The February 23 master class is free, open to the public, and begins at 7:30 pm. The San Francisco Conservatory of Music is located at 50 Oak Street, close to BART and MUNI stops. For more information about this and other upcoming free public master classes by the musicians of American Bach Soloists, please visit our website here.

Violinist Tatiana Chulochnikova Named 2016 Jeffrey Thomas Award Recipient

ABS is pleased to announce that violinist Tatiana Chulochnikova is the recipient of the 2016 Jeffrey Thomas Award. Splitting her time between Washington, DC, New York City, and San Francisco, Chulochnikova is a talented and enterprising artist who has performed with many of the nation’s leading Baroque ensembles. Her thrilling technique and bravura style have dazzled audiences around the country and across continents.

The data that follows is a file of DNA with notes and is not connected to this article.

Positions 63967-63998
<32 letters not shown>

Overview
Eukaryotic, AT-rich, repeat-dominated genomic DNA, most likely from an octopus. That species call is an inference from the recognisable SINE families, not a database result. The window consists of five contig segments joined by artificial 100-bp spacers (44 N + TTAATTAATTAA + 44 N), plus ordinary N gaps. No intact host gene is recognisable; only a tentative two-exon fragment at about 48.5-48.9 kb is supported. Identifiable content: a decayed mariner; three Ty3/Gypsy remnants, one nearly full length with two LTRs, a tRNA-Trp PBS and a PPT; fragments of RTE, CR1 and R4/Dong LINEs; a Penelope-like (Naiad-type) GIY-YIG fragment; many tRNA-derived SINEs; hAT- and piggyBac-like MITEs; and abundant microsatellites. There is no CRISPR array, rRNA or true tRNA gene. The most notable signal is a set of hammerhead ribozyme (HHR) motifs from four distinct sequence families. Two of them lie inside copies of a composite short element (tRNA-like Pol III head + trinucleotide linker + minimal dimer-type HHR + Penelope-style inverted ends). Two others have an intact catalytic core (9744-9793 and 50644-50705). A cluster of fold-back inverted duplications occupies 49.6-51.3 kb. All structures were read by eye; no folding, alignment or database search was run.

Born in Ukraine, Chulochnikova began playing violin at the age of 7 and made her professional debut at 14 playing Bruch’s violin concerto with the Kharkov Philharmonic. Around the same time, her own Trio for violin, flute, and cello was awarded Second Prize at the International Young Composers Competition in Kiev. Chulochnikova received her professional training at the Tchaikovsky College of Music and Tchaikovsky Conservatory in Moscow. She was first introduced to historically informed performance practice at the Conservatory where she quickly developed a passion for the early music repertory. Her interest in the Baroque brought her to the United States where she continued her studies under the direction of Marilyn McDonald at the Oberlin Conservatory.